Sunday, 25 January 2015

Midwestern Wanderer

"Agriculture, Alcohol, Loneliness, and Other Motifs of the Midwest," is the title of an essay reviewing a favourite literary journal of mine.

Without reading the article at all, the title stayed with me.

I mean, this is what people think of the Midwest. Not a question. This is what I think of the land I live in. This is my landscape. Living here for the last twenty years has not changed my opinion of the landscape. I wrote a poem that sums up these feelings- lust, dust, and rust. Things dissolve into each other. 

I am having a really hard time finding subjects for my photography assignments. Right now, real life is dreary and blah. Browns and muted yellows against a grey sky. The house is messy, the kids are restless, I spend my afternoons writing in a grocery store cafeteria or next to a pile of laundry in my bedroom. Sometimes I imagine that pile suddenly animating like the Trash Heap in Fraggle Rock to give me advice and foretell my future, "There is more laundry to be washed! Always!" Then collapsing back into a heap of unfolded clothes for me to fret and worry over instead of writing. Like right now.

The loneliness and the dreary dead landscape view out my window is enough to nudge me toward the Scotch bottle for sure. Fulfilling the Midwestern legacy put forth by the article title. I resist and instead fill my cup with little cinnamon candies and plough on, word after word.

When I was sixteen and living in a small town in Illinois where everyone pretended to actually be from Chicago when they moved on to college out of state, my father told me we were moving to Iowa. My friends joked that my days would be filled with cow tipping and riding escalators for fun and that I would grow fat eating corn. Which is funny, considering that the town I moved from is more rural than the city I moved to in Iowa (Des Moines), though the year I moved here there were some unfortunate news headlines about teenagers riding escalators at the mall and getting clothing caught in the teeth of the moving stairs. Funny.

The Midwest sure is a strange place to live.  A landlocked, wet prairie, desolate, beautiful place to be exiled in. I have said this before, that I feel like mermaid stuck on land, homesick for something unattainable ever again, or maybe for something I have never known. Still, I am coming to this thought, unravelling at the seems, and wondering if maybe this homesickness and heartbreak I feel isn't for a physical place, but rather a yearning to be accepted by a place. I have spent the last year travelling all over and not once did I land my feet on the ground in a place that felt more like home, than my own farm. I had moments of bliss and beauty, vistas and magical places to roam, but never did I feel more loved and safe and beautiful than in my husband's embrace.

This was driven home to like a steak knife to my heart, in a bar in Prague, left alone at the table with another academic who was completely ugly drunk. He was pushing at me, asking why my husband would let me travel alone, why would I travel half way around the world if my bonds were secure and sacred? This is certainly an interesting question, even out of the context of this drunk stranger trying to get me to go home with him for the night. Why would my husband let me travel on my own? He could not stop me, not with pleas nor violence. I am my own wandering soul. He knows that and encourages and nurtures my dreams. Why would I go? Because I need to see. I need to climb to the top of a thousand year old church and breathe in the history and pray and be. I need to walk twenty miles until my shoes fall apart. I need to place my feet where revolutions have shaken the foundation of centuries of tradition, baptised in blood. Touch the bones that are said to cure blindness. I need to wander physically. My heart does not. My heart is with my family, sacred and secure, and I bring my stories and photos home to them. I am tethered by my heartstrings and my devotion and without that, would be completely lost.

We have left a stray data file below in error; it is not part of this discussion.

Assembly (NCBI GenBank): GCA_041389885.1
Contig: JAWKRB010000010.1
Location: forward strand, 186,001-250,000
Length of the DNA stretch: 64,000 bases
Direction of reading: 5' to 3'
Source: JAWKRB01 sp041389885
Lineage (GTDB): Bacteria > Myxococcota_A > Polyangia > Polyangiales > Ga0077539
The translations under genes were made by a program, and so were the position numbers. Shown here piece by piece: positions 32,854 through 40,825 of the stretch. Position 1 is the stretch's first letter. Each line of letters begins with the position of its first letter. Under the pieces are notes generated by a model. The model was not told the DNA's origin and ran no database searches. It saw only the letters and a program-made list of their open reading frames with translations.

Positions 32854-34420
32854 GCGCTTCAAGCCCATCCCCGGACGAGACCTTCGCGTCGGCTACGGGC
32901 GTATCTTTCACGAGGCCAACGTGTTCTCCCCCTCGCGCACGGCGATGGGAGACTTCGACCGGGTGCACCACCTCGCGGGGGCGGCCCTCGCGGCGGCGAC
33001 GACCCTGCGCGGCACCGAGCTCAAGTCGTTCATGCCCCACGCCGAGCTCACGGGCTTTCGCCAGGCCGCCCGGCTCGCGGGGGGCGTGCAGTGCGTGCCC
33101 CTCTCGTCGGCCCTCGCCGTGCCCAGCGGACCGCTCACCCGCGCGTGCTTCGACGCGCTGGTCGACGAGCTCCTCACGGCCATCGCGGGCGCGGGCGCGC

And the evening ended with me threatening to gut the drunk bastard with my car keys if he dared try the grabby hand thing under the table again. You don't mess with a Midwestern farmer, even if she is on her own in a foreign country. I may have also made the threat in a Scottish drawl, strange as that may be. Goodness. I do thank the drunkard for the story though, without his terrible behaviour my last night in Prague would have been less story worthy, perhaps.  Less broken glass, at the very least.

And so, even though this place I am right now is dreary and cold, the food is fantastic and the present company close to my heart, always.

Saturday, 24 January 2015

Balance of Ego and Vunrability

When I signed up for the photography class, I was kind of full of myself. I mean, I have published art photography and sold framed prints. I love my own work, I find it pleasing.

But I have never taken a class, barely understood the how to books I bought, and just rely on my instinct and auto setting. Finding and framing the moments.

I walked into class, the very basic beginning class at our local community college. First, there are students in the class that I am pretty sure have taken classes from me online. I'm on the other side of the fence now and it is really hard to readjust to being a student instead of in charge of the classroom dynamic. Second, there are professional photographers in the class. Actual professionals with successful businesses, mostly portrait and weddings. There are also students who have never used a camera other than their phone to take selfies and/or are semi literate (can't read or understand the syllabus, the class notes, or the assignments). I am too used to being the smartest person in the room and it is unsettling.

And necessary.

There are other times that I feel like an impostor. I've written about that before. That my lack of experience or credentials will reveal me to be a big faker. The thing is, over and over, I have faked it until it was real. At least, that's what it feels like. I was a city girl, in Target muck boots, pretending to farm- now I teach others farming ethics and techniques. I was a stumbling 1st year professor/grad student using a template syllabus and borrowed textbooks and assignments and ten years later I am a seasoned professor, creating my own lesson plans and creating new syllabus that others use.

I am taking the class because I love photography and need help learning the technologies involved. The math is really getting me. The vocabulary is confusing me. The technology is complicated. It feels very much like when I attempted fiber arts, but instead of my fingers fumbling, my mind is tangling up around the textbook concepts and camera settings.